Luckily for me, I’m a happily married man of nineteen years so I haven’t had to dabble in the online dating scene. Yes, the days of traditional dating required some ‘strategic planning’, but the chance of finding your perfect match was far greater than today’s age of ‘stranger dating’. Engaging in discussion, learning likes and dislikes, observing... Read more

What Marketers Can Take Away from Fireworks: Context and Content Matter

Posted by Glenn Pingul on July 3rd, 2013 at 11:00 am

As everyone packs their coolers, prepares their festive feast and heads off to 4th of July celebrations, there are a few lessons that marketers can take away from the long-standing tradition of fireworks.
Beauty is in the eye of the beholder
Roman candles, rockets, fountains, and cakes – everyone has a favorite. For some, the ones with the loudest boom will always be their favorite. For others, it’s the ones with the brightest colors.
We all have different ideas about what is beautiful, and when it comes to marketing; we all have different ideas about what is valuable. Consumers’ needs are different. What appeals to one customer may not appeal to another. And what a customer finds valuable could completely change over time. Marketers must recognize the needs and preferences of customers on an individual basis in order to deliver valuable, personalized experiences that leave consumers longing for more.
Timing is everything
Years ago, I attended a large 4th of July celebration which promised a phenomenal fireworks display. Unfortunately, something went terribly wrong and with the lighting of the initial sequence, the whole display was launched. With so many booms and bangs and a cloud of smoke, it was nearly impossible to see any... Read more

Debunking the Myths of Mobile Marketing: Leveraging Results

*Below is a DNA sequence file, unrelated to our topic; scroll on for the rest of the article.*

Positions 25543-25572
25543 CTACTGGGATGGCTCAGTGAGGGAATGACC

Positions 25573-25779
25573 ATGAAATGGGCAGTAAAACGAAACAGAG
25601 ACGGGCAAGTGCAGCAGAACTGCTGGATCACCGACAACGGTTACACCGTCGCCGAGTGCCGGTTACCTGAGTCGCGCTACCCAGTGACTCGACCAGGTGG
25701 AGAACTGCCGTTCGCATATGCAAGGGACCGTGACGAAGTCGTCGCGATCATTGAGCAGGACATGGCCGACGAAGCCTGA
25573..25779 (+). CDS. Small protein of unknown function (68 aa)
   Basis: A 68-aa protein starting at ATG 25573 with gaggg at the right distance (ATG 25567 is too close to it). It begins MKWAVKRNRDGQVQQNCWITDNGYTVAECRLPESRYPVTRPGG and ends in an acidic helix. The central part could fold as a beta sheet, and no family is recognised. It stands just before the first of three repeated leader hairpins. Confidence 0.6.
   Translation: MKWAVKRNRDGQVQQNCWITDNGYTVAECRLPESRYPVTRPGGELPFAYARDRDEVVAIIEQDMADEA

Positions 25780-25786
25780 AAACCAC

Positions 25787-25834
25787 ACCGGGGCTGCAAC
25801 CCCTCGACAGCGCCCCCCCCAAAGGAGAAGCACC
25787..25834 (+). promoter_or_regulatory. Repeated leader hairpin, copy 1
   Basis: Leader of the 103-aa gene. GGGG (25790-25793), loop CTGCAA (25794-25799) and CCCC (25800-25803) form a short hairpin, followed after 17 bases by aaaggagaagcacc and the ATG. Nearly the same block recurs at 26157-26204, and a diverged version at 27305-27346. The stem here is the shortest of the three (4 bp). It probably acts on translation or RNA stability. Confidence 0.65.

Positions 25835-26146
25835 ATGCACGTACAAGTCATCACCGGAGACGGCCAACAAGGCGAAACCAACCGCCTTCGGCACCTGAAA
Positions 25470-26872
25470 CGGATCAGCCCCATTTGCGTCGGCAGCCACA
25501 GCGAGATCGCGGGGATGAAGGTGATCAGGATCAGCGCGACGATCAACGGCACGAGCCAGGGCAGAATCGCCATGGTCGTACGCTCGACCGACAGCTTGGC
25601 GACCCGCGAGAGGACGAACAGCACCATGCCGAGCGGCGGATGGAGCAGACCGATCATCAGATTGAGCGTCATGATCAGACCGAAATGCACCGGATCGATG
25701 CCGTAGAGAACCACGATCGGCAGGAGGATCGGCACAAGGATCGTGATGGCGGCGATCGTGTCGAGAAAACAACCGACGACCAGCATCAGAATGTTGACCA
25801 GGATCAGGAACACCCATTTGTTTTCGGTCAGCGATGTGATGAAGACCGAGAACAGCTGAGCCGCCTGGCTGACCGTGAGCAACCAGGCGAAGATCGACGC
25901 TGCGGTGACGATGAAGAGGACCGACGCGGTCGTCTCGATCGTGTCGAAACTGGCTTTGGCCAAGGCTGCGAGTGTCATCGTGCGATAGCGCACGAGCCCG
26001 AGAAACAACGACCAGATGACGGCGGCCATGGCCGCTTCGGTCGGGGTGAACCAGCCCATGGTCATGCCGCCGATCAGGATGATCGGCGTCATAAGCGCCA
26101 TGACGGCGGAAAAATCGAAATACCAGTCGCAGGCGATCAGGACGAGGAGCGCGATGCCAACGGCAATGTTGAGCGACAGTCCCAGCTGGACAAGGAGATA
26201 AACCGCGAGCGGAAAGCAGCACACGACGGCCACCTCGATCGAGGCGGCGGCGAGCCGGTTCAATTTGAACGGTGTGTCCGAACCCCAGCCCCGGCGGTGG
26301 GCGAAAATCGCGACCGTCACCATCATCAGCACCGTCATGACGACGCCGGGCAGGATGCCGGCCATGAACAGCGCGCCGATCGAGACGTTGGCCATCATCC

Posted by Glenn Pingul on May 30th, 2013 at 5:07 pm

Now that we’ve debunked the myths of targeting the right customers, delivering personalized offers, acting in context and creating valuable offers, there’s just one more to dispel…leveraging the results. More often than not, marketers initiate a campaign and then following its completion analyze the results, but the real value lies in between these two steps. In the world of mobile, you no longer have to ‘accept’ the end results – you can continually impact them along the way.
THE MYTH: Results and lessons learned drive future campaigns
Have you ever been fishing and used the same rod and reel, the same lure, and casted to the same spot only to catch a few inedible fish? At the end of the day when you’re counting your less than impressive catch, do you make mental notes of what you should try the next time?
Sounds like an ineffective way of upping your results but this same method continues to be utilized by marketers. Decide what to measure, launch the campaign, gather results, interpret results, and apply to the next campaign…sound familiar?
Although with traditional channels the waiting game was a necessary evil, with mobile marketing the waiting period from execution to... Read more